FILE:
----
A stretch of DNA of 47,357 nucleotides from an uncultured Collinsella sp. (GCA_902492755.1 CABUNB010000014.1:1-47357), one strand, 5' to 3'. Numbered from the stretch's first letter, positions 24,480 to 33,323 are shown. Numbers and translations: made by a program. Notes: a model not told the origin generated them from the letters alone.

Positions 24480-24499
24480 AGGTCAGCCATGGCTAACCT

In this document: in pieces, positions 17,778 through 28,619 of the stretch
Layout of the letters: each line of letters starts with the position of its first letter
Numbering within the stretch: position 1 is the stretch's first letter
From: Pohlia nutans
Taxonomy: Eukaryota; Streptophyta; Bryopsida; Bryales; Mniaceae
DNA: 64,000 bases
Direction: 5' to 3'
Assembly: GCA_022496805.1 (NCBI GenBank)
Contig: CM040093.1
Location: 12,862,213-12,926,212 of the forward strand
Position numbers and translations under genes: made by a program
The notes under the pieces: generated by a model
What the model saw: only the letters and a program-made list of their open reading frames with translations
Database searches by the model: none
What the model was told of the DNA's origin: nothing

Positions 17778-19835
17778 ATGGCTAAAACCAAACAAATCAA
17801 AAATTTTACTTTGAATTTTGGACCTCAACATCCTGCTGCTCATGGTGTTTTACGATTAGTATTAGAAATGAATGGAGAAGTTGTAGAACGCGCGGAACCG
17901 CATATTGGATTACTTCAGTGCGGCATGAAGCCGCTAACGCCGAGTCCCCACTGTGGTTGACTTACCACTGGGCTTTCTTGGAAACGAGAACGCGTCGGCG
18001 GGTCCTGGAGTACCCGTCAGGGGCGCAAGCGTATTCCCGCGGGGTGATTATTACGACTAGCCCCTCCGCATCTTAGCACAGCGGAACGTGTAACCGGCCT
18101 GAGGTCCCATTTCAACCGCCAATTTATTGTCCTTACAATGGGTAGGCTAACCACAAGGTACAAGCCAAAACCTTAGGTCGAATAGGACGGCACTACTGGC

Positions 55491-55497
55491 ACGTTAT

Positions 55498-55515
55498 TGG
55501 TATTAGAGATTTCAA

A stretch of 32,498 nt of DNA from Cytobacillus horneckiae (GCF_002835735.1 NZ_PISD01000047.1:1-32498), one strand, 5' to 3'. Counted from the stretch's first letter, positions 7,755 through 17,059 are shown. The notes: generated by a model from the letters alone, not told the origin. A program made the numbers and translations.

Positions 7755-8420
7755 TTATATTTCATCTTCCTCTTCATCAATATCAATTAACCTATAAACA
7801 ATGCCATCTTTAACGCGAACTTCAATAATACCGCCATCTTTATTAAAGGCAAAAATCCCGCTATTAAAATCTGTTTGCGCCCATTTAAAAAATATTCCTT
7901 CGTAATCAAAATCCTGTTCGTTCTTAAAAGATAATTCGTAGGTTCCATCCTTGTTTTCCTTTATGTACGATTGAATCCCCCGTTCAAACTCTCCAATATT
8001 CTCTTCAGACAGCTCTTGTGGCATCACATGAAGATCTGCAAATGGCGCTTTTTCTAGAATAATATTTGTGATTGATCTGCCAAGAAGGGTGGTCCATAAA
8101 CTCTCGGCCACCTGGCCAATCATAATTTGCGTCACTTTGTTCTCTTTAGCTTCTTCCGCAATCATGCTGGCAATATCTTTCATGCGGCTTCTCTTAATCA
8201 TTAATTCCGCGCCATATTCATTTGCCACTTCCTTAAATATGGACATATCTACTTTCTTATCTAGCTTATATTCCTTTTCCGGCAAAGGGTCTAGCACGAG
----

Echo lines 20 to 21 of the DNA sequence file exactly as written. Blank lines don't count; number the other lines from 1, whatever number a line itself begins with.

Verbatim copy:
17778 ATGGCTAAAACCAAACAAATCAA
17801 AAATTTTACTTTGAATTTTGGACCTCAACATCCTGCTGCTCATGGTGTTTTACGATTAGTATTAGAAATGAATGGAGAAGTTGTAGAACGCGCGGAACCG